by Dr. Josh Stowe
In times of difficulty, we struggle to find the words to express what we think and feel. There is so much which swirls around us and within us. As a Christian minister and a professional counselor, I have walked with people in a myriad of different circumstances. I have sat with them as they have wrestled to make sense of the incoherent, and I have walked with them while they seek to rediscover a sense of clarity and direction.
So where do we begin? The past few weeks have been disorienting and, at times, devastating. The recent COVID-19 pandemic and all the co-occurring issues have turned much of what we know upside down. We have been told to practice “social distancing” and to “shelter in place.” As a result, all of our relational practices and rhythms have been profoundly altered. Work places and school systems have also dramatically changed. Millions of people have tried to switch to online expressions for work and school while millions more have seen their lives come to a screeching halt. In ways too many to count, this crisis has affected us.
So what are we to do? While I intend to offer a series of reflections to address a variety of issues people are facing, allow me to offer some basic suggestions first. These thoughts are simple by design. When we’re feeling overwhelmed by change and uncertainty, the first step isn’t to compose an exhaustive list of things to do in order to regain our sense of control. There will be plenty to do in the days ahead, but we begin by slowing-down.
- When stress builds and life becomes anxious, we tend to slip into “survival mode.” We can’t help ourselves. It is a natural and essential part of being human. Our pulse quickens. Our focus narrows. We do what is necessary to survive. And while our survival instinct is important, it’s not a good long-term strategy. So we breathe. We start by slowing-down our bodies’ natural responses in an effort to quiet our hearts and minds. This helps us be more calm and clear as we seek to respond to whatever we face. So take a moment. Sit in a comfortable position and take a few breaths. Slow down and begin here
- Be patient. We’re not at our best when we’re stressed-out. We don’t think clearly. Frustration and irritation build. We say and do things we regret. This is just part of it. So we need patience. We can be patient with ourselves. When we mess-up, we need to apologize and make an effort to repair what’s been damaged. We need to be patient with one another. If we have been hurt or disappointed by someone, we need to be open to forgiveness. Eventually, we want to get through all of this. But ultimately, we need to get through all of this TOGETHER.
- Look for the Good. Negative thoughts and feelings have a way of creating their own momentum. We don’t need to add more fuel. Instead, we need to look for the good. This thought isn’t offered as a flippant platitude. Our present situation may very well be difficult or even unbearable. However, in the face of all this, we must not forget to seek that which is positive and good. There, we find hope. There, we remember that life is more than trial. There, we find a measure of certainty in uncertain times. Take a moment and look to those places. Remember faith in the God who is near to us and who provides in times of need. Remember the family and friends who have loved us and encouraged us. Remember these. Turn toward the good and give thanks.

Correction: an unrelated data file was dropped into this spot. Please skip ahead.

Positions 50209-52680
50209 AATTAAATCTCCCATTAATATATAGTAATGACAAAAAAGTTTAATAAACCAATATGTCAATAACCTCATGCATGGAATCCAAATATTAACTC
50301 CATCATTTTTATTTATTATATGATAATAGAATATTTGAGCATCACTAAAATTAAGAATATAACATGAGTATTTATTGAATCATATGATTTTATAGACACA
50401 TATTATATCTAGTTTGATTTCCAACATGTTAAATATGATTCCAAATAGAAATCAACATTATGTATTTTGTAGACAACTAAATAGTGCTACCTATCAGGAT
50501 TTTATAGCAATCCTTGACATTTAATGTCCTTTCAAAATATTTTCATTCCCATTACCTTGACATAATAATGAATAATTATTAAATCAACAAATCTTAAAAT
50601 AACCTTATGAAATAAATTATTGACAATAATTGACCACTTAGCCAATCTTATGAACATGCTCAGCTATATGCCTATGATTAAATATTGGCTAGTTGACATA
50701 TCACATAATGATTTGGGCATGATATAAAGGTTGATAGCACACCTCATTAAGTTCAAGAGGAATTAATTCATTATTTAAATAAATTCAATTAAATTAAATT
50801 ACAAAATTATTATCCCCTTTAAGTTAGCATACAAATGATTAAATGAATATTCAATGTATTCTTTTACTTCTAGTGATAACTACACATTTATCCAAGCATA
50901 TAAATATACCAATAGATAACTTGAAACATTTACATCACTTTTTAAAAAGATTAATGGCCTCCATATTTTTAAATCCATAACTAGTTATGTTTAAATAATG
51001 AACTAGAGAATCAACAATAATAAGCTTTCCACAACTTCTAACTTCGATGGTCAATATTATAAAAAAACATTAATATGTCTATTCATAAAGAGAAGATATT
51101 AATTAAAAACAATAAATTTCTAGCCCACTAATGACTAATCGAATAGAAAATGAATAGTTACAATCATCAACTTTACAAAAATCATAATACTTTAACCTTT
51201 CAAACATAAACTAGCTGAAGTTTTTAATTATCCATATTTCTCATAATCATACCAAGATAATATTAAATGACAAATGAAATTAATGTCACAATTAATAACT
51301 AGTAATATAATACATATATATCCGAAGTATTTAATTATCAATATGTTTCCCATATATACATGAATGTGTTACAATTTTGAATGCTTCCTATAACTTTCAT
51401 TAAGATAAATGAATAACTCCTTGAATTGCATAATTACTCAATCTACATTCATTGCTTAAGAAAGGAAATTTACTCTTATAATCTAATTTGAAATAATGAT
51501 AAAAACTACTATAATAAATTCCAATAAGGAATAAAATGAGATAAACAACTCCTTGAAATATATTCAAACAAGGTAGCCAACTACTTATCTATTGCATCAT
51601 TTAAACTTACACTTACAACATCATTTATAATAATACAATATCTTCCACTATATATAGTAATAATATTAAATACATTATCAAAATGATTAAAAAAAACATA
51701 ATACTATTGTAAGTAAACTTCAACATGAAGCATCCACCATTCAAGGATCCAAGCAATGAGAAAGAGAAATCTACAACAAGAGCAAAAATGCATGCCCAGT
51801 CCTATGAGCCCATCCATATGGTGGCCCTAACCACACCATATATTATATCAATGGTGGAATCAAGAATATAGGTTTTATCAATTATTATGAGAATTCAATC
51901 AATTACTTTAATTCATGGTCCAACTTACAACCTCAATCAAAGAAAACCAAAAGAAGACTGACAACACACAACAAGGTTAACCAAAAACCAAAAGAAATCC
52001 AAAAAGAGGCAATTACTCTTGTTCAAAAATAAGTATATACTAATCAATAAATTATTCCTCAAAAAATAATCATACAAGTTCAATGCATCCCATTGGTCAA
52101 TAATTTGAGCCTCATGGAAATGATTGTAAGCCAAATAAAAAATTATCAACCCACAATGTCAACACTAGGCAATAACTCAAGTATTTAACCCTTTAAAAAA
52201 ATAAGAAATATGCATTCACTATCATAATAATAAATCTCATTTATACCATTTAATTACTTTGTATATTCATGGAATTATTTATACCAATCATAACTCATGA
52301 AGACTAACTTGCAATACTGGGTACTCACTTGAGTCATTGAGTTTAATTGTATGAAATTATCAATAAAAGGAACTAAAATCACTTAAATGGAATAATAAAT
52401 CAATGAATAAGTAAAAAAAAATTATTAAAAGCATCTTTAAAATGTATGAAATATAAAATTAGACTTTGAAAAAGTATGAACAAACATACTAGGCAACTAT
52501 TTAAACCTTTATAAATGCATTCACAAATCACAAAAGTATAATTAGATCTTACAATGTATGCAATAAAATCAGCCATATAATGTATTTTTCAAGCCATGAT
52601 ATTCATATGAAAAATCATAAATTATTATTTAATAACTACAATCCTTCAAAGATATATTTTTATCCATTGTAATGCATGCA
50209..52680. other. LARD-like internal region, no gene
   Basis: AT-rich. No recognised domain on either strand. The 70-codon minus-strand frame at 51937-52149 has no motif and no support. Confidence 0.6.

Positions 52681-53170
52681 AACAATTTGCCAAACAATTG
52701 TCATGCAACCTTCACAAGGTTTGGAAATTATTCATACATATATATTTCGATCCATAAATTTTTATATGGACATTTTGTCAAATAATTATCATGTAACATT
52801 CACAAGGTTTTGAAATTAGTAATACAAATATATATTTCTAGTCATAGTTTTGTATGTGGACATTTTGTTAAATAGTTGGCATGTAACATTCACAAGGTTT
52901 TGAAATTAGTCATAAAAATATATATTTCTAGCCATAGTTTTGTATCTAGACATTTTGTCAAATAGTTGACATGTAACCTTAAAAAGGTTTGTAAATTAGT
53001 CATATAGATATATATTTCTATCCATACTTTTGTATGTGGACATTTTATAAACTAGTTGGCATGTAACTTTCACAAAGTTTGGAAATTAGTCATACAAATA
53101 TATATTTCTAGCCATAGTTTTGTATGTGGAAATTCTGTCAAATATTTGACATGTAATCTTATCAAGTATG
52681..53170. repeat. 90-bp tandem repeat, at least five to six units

For generations, Christians have found comfort in the classic hymn, “It is Well with My Soul.” It’s message was penned by Horatio Spafford after his entire life had crumbled around him. First, his four year old son died. Then, the Great Chicago Fire of 1871 destroyed much of his life’s work. Lastly, while traveling to Europe for a family vacation, his four daughters perished at sea when their ship sank in the open waters of the Atlantic. Yet, despite tremendous loss, Horatio Spafford leaned into his faith. And by God’s grace, he endured.
So where do we turn when things start falling apart? On whom do we lean when strength fails? Would we say, “It is well with my soul?” I believe we can. I believe there is hope amid the storms of life. I believe good remains. And I believe there is a love that never fails. So invite you to journey with me in the days and weeks ahead as we explore a number of different topics. We’ll look at issues that connect to our personal lives and relationships. We’ll discuss things like work and home and finding a balance. We’ll explore places of grief and loss and struggle. And we’ll seek to find our footing in places of grace and truth where chaos and uncertainty meet compassion and creativity. Then, along the way, we just might discover that it is indeed well with our souls.